Michelle and I tend our backyard garden every summer, and one of our joys is seeing the first produce of the year slowly ripen on the plants. Just this week our first cherry tomatoes (Solanum lycopersicum) are finally ripening, and so yesterday I took a few pictures of the glorious first fruits:
The tomatoes were in some nice diffusely-lit shade, and that’s what you see above – I used a tripod to stabilize the camera, but otherwise didn’t need anything else.
But since I’ve been having fun experimenting with off camera lighting recently, I decided to pull out my lighting gear and try some “studio” style lighting on the fruits.
What a difference lighting makes! The black background makes the fruits pop out visually, thanks to less visual clutter, but I think it also makes the scene look more artificial (or as though it was taken at night). My favorite comment so far comes from my dad, who said that the fruit look like two “hot Jupiters”. Little tomato planets floating in space; I like it.
1 Two snooted flashes were setup, one on either side of the fruit, and I used my gray card to shade the background from the primary flash’s illumination. Both flashes also had great natural gobos: the branches of the plant itself.
The flowers of poinsettias (Euphorbia pulcherrima) are actually cyanthia: flowering structures composed of many individual male or female flowers surrounded by modified leaves. Here’s what they look like:
That picture shows multiple cyanthia (flower clusters) at the end of a stem surrounded by a sea of red bracts (colored leaves associated with a flower). Each green ball tipped with red is an involucre, a cluster of bracts (leaves) fused into a cup-shaped structure that contains multiple male flowers and one female flower within it.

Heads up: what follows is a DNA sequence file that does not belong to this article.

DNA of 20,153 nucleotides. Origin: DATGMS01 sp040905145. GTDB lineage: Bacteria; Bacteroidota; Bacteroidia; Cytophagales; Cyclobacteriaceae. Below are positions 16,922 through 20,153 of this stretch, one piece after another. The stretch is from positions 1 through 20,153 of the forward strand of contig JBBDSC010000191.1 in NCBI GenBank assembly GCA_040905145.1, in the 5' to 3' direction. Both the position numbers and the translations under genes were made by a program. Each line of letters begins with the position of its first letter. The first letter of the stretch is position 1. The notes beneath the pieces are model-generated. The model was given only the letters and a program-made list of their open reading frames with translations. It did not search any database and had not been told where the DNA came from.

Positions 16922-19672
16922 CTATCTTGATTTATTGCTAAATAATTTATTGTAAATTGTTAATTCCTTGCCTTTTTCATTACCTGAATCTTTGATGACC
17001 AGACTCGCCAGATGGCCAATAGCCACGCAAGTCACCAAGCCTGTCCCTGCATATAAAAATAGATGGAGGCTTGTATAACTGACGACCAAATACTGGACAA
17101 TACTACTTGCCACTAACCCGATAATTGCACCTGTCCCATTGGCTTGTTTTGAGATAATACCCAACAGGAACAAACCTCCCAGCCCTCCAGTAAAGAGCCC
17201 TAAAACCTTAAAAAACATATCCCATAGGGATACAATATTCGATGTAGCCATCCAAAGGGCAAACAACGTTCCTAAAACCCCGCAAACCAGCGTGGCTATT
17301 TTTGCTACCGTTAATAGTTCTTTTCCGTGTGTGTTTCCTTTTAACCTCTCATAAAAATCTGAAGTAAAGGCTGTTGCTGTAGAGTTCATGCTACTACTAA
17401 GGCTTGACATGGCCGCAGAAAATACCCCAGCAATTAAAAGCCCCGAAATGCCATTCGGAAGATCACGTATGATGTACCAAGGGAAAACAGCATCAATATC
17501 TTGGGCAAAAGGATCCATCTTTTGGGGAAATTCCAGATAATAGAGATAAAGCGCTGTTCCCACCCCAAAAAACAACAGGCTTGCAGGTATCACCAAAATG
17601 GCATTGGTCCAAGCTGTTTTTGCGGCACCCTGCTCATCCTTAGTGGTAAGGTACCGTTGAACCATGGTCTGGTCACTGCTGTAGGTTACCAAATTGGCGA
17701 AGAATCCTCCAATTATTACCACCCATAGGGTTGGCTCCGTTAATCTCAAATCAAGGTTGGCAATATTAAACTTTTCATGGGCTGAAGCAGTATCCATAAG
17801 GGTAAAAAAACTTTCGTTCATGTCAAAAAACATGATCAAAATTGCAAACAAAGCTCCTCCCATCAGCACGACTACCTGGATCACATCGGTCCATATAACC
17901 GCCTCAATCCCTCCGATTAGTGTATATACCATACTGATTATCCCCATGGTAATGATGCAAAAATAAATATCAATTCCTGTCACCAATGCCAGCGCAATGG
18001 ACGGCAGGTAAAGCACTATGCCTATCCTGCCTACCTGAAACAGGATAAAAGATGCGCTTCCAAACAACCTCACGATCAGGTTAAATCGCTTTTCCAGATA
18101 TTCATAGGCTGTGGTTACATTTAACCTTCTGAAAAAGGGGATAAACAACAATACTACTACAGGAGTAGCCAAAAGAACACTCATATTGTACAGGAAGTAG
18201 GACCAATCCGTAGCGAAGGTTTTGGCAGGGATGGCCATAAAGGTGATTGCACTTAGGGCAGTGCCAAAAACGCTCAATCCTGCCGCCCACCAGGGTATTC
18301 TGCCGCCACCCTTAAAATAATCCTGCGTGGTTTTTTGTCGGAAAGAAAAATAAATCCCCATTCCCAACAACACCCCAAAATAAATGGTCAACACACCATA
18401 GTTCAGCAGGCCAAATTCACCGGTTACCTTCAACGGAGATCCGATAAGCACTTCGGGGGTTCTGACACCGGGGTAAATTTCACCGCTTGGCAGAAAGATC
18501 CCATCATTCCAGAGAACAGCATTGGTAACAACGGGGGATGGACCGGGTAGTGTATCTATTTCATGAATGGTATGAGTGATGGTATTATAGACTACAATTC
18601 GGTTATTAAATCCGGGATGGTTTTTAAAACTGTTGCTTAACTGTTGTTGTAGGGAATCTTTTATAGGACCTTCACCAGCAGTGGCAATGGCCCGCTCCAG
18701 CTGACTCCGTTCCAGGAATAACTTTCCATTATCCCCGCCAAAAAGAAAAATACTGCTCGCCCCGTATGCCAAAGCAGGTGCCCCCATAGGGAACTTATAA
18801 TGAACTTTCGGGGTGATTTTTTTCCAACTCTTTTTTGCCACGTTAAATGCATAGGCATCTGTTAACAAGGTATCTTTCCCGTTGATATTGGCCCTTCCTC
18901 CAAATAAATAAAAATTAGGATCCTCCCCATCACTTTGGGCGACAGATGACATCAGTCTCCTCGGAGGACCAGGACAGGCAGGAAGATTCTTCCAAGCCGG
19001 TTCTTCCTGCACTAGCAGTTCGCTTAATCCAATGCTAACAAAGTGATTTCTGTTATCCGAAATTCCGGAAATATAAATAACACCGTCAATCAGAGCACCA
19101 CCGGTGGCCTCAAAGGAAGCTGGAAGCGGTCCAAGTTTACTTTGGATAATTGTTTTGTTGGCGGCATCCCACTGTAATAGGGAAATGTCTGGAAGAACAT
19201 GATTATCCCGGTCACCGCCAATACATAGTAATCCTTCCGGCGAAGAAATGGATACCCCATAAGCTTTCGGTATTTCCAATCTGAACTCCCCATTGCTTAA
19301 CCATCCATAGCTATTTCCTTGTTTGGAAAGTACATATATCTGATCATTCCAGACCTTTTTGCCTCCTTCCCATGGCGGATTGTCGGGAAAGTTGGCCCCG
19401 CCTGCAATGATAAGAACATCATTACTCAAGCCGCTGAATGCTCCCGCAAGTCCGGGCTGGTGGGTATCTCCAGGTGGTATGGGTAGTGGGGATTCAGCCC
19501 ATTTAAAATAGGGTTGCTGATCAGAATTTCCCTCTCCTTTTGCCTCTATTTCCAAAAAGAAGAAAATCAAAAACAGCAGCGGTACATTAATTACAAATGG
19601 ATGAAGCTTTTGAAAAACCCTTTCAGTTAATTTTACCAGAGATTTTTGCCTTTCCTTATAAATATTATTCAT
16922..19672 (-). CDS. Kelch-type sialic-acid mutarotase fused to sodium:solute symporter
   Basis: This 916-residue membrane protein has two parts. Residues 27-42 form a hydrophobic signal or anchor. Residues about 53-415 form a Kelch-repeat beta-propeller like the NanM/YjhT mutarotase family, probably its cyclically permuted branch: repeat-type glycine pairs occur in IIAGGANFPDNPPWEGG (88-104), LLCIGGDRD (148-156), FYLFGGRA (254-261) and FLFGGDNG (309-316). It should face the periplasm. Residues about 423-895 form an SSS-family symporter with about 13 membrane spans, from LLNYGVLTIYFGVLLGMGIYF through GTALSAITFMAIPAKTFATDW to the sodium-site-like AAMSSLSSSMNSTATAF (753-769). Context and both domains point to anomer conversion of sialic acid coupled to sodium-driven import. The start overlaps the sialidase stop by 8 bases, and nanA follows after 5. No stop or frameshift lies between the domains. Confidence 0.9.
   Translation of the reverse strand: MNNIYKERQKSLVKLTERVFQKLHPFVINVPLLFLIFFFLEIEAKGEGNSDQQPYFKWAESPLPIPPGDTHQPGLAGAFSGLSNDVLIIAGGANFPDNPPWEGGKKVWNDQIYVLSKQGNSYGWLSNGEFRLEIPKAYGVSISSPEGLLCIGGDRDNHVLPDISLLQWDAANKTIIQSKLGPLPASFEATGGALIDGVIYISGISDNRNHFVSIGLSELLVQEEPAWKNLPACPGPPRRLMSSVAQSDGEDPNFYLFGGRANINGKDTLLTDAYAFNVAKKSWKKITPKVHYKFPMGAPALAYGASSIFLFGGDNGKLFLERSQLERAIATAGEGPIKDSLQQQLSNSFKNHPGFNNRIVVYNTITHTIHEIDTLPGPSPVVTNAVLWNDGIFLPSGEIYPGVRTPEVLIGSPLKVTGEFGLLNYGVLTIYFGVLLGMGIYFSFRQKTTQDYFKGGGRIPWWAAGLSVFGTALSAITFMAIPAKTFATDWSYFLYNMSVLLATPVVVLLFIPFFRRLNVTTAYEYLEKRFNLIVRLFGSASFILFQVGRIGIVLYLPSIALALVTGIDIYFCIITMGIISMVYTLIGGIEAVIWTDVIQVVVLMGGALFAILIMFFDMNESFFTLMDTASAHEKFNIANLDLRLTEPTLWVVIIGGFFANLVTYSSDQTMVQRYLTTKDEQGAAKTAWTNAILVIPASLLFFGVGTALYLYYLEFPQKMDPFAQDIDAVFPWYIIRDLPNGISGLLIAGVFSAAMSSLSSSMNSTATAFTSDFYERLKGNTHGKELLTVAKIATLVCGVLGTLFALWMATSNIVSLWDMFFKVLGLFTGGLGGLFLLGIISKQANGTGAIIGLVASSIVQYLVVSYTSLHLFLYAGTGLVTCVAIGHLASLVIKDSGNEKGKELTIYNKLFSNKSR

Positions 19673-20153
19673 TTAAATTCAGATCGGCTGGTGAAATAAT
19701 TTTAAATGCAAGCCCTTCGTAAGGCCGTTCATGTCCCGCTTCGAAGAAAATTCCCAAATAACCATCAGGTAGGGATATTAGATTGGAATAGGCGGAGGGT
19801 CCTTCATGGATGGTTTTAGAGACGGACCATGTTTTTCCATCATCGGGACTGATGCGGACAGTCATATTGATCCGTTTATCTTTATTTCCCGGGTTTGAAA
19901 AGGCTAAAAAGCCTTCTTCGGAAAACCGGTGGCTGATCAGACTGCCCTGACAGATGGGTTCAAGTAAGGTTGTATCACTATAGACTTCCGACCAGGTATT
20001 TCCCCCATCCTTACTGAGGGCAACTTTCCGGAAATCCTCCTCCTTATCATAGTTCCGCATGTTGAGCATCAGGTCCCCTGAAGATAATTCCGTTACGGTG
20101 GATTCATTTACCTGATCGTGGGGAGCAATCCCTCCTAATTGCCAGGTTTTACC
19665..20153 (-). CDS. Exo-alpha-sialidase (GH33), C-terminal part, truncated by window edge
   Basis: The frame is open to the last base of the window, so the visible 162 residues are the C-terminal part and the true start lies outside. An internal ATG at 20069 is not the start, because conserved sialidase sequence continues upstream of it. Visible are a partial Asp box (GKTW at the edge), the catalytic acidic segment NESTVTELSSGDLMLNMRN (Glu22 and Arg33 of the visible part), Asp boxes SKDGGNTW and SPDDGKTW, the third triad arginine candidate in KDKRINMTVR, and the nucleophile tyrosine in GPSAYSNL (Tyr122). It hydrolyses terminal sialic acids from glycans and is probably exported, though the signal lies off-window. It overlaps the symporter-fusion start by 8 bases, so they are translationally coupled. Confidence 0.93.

Let’s look at the involucres and their flowers even closer:
Emerging from each involucre you can see red filaments supporting yellow anthers that are dusty with individual pollen grains. The filaments are emerging from the multiple male flowers growing within each involucre. Also emerging from each involucre you can see a number of dark-purple structures supported by short stalks; I believe these may be the stigmas and styles of the flowers (though this species is supposed to have only a single female flower per involucre with a stigma divided into three sections, so I’m not certain what those dark-purple structures are).
[edited 1/20/2012: the dark purple structures are indeed not the female flowers, as I write about in this post. I’m not at all sure what these small structures are. Anyone have any ideas?]
The bright yellow, liquid-filled structures attached to the involucre are nectar glands filled with nectar (to attract pollinators). A few individual pollen grains are stuck to the surface of the left-most nectar gland.
I’ll leave you with a crop of that last image showing two cyanthia in more detail
Orange Coast College’sOrnamental Horticulture Department is just plain awesome. The department’s landscaped gardens are easily the most beautiful spot on campus, they teach a wide array of neat classes (landscape design, plant propagation, cacti and succulents, etc.), and they’ve got the nicest faculty and staff around.